|Clearing thresholds under EMIR - certain trades counted threefold|
|Wednesday, 07 August 2013 12:45|
Generally, a group of companies is often perceived by legislators and judicature as a single economic unit. The case is also present under EMIR rules, where for instance, to establish whether a subsidiary has crossed a clearing threshold, transactions of the entire group must be counted.
On the other hand, when a group - as a single economic unit - buys emission permits in the carbon market, the value of transaction is - for EMIR clearing threshold calculations - 300% of the trade.
It is evident that the monitoring of the EMIR requirements by non-financials mustn't consist in the verification of the clearing threshold levels only, but needs to be supported by sophisticated procedures and IT tools.
The threshold values above which the clearing obligation in relation to OTC derivatives applies is set under EMIR rules at a relatively high level (the exact values for each asset class see here), thus many may think that their trades are free from these regulatory requirements.
However, even the cursory overview of guidance being currently worked out by the European financial authority (ESMA) evidences multiple legal risk involved.
Among these potential threats there is also the fact that intra-group transactions must be counted against clearing thresholds, and, moreover, the European financial regulator adopted the stance that if two group entities having the character od non-financial counterparties enter into an intragroup transaction with each other, which does not fall within the hedging definition, both sides of the transaction should be counted towards the threshold. The total contribution to the group-level threshold calculation would therefore be twice the notional of the contract.
In the recent version of Q&A document of 5 August 2013 ESMA has also described the relations between intragroup companies and the corresponding external transactions, giving practical example As follows.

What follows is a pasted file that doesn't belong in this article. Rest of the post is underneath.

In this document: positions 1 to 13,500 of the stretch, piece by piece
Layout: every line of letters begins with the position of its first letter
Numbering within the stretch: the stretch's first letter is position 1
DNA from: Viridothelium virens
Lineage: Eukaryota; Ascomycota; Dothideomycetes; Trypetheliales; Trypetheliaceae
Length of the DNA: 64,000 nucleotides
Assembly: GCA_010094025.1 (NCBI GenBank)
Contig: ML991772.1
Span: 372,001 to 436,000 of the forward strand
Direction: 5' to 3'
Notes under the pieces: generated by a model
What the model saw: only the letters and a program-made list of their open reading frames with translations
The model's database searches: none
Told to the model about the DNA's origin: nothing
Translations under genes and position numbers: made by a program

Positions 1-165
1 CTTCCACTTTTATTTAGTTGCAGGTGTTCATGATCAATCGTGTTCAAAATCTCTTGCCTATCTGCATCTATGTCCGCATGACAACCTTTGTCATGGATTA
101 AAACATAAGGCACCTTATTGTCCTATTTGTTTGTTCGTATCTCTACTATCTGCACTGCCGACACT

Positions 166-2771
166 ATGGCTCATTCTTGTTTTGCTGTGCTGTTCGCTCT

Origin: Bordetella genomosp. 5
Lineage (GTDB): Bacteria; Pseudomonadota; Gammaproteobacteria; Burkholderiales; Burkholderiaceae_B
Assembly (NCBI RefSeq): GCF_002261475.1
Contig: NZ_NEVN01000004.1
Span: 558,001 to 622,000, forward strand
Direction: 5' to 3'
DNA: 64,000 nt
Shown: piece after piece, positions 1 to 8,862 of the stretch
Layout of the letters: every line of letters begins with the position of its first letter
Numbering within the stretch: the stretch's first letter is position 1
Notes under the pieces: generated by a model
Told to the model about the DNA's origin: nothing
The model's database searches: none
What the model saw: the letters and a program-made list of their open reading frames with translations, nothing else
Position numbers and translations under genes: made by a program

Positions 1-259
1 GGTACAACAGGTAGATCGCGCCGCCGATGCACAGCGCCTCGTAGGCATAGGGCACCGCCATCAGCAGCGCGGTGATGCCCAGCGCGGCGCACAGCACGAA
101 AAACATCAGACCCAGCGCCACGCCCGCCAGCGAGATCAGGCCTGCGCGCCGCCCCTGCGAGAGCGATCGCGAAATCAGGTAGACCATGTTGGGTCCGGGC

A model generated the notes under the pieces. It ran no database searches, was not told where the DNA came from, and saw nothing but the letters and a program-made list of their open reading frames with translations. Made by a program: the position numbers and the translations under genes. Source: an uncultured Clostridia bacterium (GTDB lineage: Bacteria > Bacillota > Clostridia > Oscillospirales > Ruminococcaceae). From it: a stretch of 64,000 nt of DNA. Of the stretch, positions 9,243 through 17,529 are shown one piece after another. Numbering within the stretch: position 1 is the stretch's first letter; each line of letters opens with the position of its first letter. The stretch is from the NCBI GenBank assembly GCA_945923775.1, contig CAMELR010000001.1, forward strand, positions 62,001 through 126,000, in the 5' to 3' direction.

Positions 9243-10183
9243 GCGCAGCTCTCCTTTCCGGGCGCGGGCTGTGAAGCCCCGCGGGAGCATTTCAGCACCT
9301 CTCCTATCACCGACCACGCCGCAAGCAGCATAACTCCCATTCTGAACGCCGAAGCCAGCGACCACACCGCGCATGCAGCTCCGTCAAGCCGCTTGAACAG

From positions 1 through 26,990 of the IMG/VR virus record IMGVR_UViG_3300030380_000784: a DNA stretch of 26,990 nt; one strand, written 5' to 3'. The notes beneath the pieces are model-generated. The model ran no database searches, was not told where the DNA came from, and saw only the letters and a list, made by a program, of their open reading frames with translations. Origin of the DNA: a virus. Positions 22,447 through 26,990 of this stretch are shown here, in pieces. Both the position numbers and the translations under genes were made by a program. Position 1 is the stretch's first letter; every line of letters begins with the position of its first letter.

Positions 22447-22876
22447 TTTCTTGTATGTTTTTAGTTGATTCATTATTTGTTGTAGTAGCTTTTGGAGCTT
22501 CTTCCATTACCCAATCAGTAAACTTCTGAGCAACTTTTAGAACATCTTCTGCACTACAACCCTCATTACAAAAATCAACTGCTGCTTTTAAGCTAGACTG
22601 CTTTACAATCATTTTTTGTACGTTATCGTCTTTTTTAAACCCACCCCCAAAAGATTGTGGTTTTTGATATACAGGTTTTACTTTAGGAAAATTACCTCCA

ESMA considered in particular the fact that in a group typically there is one, or more, company that is specialised in dealing in derivatives with entities outside the group. This trading company enters into external derivative contracts which, to the maximum possible extent, mirror one or more derivative contracts with entities within the group.
For the purpose of calculating positions to be compared to the clearing threshold, where the derivative contracts concluded by the group non-trading NFC qualify as hedging contracts, then the correspondent external contracts should also be considered as hedging contracts. On the contrary, where the derivative contracts concluded by the group non-trading NFC do not qualify as hedging contracts, then the correspondent external contracts should not be considered as hedging contracts either.
In the simplest scenario, whereby an external transaction perfectly mirrors a derivative contract concluded by a group non-trading NFC, which does not qualify as hedging contract, the counter value to be considered for the sake of calculating the clearing threshold amounts to three times the notional value of the intragroup or external transaction.
For illustration purpose, let us suppose that:
- A is a NFC
- B is a NFC in the same group as A, and B is the entity specialised in dealing derivatives with entities outside the group
- A and B enter into an OTC derivative transaction, with a notional value of 100, e.g. A buys 100 and B sells 100
- B enters into an opposite transaction with an entity outside the group (C), i.e. B buys 100 from C.
Then the total notional amount to be counted towards the clearing threshold pursuant to ESMA is:
- Zero, if the transaction between A and B satisfies the hedging conditions with respect to A;
- 300, if the transaction between A and B does not satisfy the hedging conditions with respect to A, i.e. 100 for the buy transaction between A and B, 100 for the sell transaction between B and A, and 100 for the buy transaction between B and C.
For me the logical measurement of the transaction where a group of companies, as a single economic unit, buys carbon permits in the market should be 100% and not 300%.